(AFP) – Jul 19, 2010
LILLE, France — Britain and Australia prepared to bury an unknown soldier on Monday near the French World War I battlefield where he died, the last of 250 Commonwealth troops found in a mass grave nearby.
Descendants of Australians who died in the disastrous Battle of Fromelles in 1916 were to join Britain's Prince Charles and Australian officials including Governor General Quentin Bryce at the ceremony.
The burial honours the last one of 250 troops, most of them Australian, exhumed last year near the village of Fromelles, site of the bloodiest event in Australia's history.
Archaeologists dug up the remains and DNA specialists were able to identify more than 200 as Australian army soldiers, 96 of them by name, according to the Commonwealth War Graves Commission.
A total of 109 were identified as Australian soldiers but could not be named. Three were identified as unnamed British soldiers and a further 42 remain completely unknown.
Men of the 5th Australian Division alongside a smaller British contingent attacked the German line on the evening of July 19, 1916, at the village near the northeastern city of Lille.
Their aim was to distract German forces from the huge Somme offensive which had begun just to the south nearly three weeks earlier as they struggled to break the deadlock on the western front.
By 8:00 am the following morning, at least 1,780 Australians and 500 Britons were dead, plus more than 1,000 Germans, according to the commission, which looks after tens of thousands of war graves.
In total more than 5,500 Australians were killed, wounded or went missing, cut down by German machine guns as they advanced across the open fields.
David Richardson, a project manager at the commission, told AFP the dead had been wrapped in tarpaulins and carefully laid out in the grave pits.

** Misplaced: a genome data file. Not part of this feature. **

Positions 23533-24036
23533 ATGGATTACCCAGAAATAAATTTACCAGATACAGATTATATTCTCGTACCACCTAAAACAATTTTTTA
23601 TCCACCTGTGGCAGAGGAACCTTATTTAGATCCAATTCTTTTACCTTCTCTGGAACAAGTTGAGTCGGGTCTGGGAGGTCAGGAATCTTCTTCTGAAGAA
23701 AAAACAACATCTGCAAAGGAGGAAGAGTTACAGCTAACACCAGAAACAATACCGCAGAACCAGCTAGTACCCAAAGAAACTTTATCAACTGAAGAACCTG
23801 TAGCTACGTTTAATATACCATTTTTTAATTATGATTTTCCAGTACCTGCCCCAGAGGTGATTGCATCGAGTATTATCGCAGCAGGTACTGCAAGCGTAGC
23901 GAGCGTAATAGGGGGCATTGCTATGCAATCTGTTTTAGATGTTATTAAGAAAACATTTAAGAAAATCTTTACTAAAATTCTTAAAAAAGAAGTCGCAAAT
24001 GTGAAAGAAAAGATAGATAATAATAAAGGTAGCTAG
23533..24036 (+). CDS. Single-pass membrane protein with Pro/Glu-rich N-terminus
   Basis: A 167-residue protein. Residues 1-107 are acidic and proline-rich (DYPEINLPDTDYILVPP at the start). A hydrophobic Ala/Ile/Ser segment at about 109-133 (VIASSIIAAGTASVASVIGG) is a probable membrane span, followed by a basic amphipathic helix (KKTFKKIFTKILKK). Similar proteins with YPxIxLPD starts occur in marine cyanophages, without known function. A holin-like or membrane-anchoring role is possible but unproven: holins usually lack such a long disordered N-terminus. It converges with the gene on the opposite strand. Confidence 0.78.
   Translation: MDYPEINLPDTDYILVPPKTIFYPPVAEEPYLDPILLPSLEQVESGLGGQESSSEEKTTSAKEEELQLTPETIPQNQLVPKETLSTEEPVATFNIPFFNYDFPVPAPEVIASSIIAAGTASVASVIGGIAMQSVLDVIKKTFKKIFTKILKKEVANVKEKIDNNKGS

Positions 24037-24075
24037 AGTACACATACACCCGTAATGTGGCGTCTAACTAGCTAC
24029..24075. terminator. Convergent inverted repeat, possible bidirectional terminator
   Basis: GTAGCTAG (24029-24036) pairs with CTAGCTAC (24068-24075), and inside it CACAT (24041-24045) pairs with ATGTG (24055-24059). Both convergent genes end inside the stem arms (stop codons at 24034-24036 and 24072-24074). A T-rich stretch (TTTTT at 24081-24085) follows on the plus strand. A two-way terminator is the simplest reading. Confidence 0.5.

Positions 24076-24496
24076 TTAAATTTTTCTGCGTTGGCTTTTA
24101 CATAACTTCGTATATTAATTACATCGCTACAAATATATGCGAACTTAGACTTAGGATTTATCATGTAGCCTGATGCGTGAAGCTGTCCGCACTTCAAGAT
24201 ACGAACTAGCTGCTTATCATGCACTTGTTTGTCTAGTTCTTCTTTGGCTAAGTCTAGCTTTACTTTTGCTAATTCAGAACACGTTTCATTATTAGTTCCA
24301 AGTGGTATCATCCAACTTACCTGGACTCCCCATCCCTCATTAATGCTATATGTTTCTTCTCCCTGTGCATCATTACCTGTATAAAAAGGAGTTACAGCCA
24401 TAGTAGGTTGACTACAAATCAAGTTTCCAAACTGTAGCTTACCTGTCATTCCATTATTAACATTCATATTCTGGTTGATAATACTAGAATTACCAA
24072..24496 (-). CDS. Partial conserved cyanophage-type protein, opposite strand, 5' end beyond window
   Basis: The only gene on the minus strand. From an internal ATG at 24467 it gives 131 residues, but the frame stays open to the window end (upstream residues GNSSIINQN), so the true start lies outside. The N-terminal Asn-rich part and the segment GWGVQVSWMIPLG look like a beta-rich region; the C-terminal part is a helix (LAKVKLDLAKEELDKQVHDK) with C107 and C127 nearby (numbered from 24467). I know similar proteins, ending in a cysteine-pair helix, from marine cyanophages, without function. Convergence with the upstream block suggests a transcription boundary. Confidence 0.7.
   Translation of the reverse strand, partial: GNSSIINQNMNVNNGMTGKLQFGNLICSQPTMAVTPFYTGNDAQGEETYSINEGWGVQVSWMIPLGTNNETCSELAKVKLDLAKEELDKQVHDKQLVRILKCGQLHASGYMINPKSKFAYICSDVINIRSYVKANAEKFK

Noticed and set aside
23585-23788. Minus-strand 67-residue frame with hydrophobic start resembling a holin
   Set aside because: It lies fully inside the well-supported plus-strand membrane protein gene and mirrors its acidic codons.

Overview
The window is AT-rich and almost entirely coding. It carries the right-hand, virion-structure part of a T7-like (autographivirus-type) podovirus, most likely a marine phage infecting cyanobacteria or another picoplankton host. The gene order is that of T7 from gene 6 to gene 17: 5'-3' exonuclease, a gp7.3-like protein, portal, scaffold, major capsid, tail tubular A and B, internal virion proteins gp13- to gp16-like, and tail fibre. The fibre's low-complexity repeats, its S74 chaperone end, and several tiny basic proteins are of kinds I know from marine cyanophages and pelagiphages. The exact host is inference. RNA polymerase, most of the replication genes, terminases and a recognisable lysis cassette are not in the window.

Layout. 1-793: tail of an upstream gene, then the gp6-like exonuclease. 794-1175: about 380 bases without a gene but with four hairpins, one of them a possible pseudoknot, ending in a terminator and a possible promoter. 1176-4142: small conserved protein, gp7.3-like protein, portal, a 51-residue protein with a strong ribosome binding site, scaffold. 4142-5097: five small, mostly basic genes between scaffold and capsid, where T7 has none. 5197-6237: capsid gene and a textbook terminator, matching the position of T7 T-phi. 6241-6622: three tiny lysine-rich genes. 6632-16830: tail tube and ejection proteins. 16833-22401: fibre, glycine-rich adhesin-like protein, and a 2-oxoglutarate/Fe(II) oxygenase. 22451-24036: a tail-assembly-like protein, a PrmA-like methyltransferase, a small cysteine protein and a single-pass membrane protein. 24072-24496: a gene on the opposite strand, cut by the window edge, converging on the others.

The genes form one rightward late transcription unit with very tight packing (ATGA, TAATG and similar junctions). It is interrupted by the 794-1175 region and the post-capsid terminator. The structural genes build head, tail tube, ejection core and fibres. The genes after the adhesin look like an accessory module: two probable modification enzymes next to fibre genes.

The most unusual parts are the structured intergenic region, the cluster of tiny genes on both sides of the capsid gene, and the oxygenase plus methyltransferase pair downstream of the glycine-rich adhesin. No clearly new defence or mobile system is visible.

Tests on bones recovered from the clayish mud revealed most of the soldiers were teenage boys, some of whom may have lied about their age when they signed up.
Thousands of artefacts such as badges and belt buckles were recovered along with their bodies, in what Richardson said was the biggest single excavation of World War I dead since the immediate aftermath of the war.
"It's remarkable that a grave of this size was still there (undiscovered)," before historians tipped off the Australian government about it, he said.
British Veterans Minister Kevan Jones said in March the government was "disappointed that there was insufficient evidence to name British soldiers," but the identification will be open for families to come forward until 2014.
The other 249 soldiers from the Fromelles grave site were buried in January and February in military ceremonies at the specially built cemetery. Honours for the last one were saved for the 94th anniversary of the battle on Monday.
"He is still unknown... either by nationality or by name," Richardson said.
The war graves commission has published on its website the names of soldiers who may be among the unidentified dead, many of them Britons from Gloucestershire and Warwickshire regiments.
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